…four days of hard work!

ely’s adventures in the Rhone…

by Ian Brosnan

Here at ely we have always placed a huge importance on staff knowledge, be it menu items, food provenance, local knowledge, or most importantly, wine knowledge. With that in mind, we sent three of our staff –myself included- off to the Rhone Valley for four days of hard work!
The idea was to meet the producers that we have been working with over the last few years, and introduce ourselves to some new ones. It was also an opportunity to taste the last several vintages and get a better understanding of each. We were joined on our trip by the one-and–only Simon Tyrrell, a man with an almost obscene knowledge of both the Northern and Southern Rhone regions and producers, and who quickly earned the title ‘Professor Tyrrell’.

Day 1

Grape bunch

Almost ripe, perfectly healthy Syrah in the Southern Rhone

After a 4.30am start and quick flight to Marseille, we headed north to Avignon, in the heart of the Southern Rhone. The first thing you notice is the wind – Le Mistral – the famous wind which blows through the valley for 120 days of the year. There is no escaping it, and it lends the vineyards a slightly wind-blown appearance. But more importantly, it keeps the vines clean, cool and free of disease.
Our first visit was to Les Vignerons D’Estezargues, a fantastically forward thinking and dynamic Co-op. Composed of just ten growers, all practising natural winemaking and with a definite focus on quality, this Co-op differs from most in that each grower vinifies separately, and produces cuvees from their best plots. We were fortunate to spend the morning with Denis, the Director of the Co-op, in the vineyards, tasting the grapes straight from the vine, and comparing the ripeness of the various plots and vines. It really serves to show how the slightest difference in vineyard location – on the slope or on the plateau, south-east or south-west facing – can have such an impact on when and how well the grapes eventually ripen.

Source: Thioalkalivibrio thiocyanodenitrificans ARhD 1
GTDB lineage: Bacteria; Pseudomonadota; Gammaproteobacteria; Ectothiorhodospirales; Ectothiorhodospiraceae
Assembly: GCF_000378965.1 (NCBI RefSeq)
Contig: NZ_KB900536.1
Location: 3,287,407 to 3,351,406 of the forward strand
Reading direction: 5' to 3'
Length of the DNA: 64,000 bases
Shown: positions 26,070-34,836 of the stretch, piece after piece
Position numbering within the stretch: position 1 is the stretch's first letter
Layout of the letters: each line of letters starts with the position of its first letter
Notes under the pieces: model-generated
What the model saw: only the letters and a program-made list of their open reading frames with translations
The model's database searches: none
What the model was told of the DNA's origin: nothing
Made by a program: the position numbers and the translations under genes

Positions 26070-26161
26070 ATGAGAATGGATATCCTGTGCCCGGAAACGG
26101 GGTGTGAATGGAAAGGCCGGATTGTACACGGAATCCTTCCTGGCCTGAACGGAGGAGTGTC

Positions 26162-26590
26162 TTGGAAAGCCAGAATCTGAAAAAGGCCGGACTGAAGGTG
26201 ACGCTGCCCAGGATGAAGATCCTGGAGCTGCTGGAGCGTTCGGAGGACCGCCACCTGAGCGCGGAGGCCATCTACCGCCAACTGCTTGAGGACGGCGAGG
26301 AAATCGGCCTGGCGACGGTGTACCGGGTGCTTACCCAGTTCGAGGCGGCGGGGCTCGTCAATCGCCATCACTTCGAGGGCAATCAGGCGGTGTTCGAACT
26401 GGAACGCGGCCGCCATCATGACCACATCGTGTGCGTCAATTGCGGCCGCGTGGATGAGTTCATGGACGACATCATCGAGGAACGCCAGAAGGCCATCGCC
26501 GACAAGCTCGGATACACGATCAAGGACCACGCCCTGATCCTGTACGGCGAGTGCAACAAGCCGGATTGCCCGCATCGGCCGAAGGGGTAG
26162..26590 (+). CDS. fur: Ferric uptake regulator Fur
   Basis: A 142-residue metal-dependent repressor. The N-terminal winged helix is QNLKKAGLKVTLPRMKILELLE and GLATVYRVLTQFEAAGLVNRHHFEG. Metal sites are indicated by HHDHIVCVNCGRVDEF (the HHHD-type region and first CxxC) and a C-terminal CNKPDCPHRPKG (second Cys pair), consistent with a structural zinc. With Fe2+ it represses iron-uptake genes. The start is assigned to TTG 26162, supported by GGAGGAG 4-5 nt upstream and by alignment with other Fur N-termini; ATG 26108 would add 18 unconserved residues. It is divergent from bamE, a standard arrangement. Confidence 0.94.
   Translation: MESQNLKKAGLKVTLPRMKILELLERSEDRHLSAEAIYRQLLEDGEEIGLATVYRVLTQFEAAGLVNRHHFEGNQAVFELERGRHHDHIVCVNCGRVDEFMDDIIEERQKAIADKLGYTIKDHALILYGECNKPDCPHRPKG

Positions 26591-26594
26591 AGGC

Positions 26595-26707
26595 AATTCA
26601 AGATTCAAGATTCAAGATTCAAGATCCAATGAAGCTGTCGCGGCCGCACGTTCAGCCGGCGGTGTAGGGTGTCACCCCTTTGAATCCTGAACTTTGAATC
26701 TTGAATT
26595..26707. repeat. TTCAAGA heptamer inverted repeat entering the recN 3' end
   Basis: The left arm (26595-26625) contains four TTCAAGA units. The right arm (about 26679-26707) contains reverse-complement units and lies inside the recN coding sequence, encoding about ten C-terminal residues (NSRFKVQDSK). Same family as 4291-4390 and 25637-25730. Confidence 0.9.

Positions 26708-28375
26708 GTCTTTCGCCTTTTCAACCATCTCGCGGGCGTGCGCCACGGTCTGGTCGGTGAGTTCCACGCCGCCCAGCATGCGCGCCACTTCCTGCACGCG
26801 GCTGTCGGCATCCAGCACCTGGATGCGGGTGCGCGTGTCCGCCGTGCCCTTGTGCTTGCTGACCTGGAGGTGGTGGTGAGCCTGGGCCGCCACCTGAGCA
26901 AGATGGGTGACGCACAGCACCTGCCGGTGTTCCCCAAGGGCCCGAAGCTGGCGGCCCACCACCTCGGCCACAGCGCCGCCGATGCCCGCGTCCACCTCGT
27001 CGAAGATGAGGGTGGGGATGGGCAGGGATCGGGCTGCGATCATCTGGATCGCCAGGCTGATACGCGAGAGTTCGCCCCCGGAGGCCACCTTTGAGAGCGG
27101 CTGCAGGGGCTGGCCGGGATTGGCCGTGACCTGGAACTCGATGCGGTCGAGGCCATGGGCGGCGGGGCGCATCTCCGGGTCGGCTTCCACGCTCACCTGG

wine decanter

Our kind of glass!

The other unavoidable aspect of life in the Rhone, other than the wind, is the food –and we had to contend with a lot of it. Our first lunch set the scene for the rest of the trip perfectly. We sat outside a tiny restaurant, with the menu on a chalkboard and surrounded by broken down tractors, shaded from the midday sun. The food was fresh, local and delicious- brandade of cod with roasted peppers, sautéed sweetbreads and some great local cheese, all washed down with some “tastings” from nearby wineries. It was going to be a long few days….
That afternoon, with any lingering memories of our early start nicely washed away, we headed north-east, through Avignon to the tiny village of Gigondas, one of the prettiest wine villages you are likely to see. We were here to meet Thierry from Domaine la Bouïssiere, an outstanding producer with vineyards in both Gigondas and Vacqueyras. His Gigondas is a master class in elegant Southern Rhone – 70% Grenache and 30% Syrah from wind ravaged vineyards 350m up the side of the hills of Montmirail. He also owns 5 hectares in Beaumes de Venise, an area long known for sweet wines but with its own appellation for reds. The wine he produces there is sold to a Co-op, but shows wonderful potential –a fresh, vibrant and juicy red worthy of its AC status.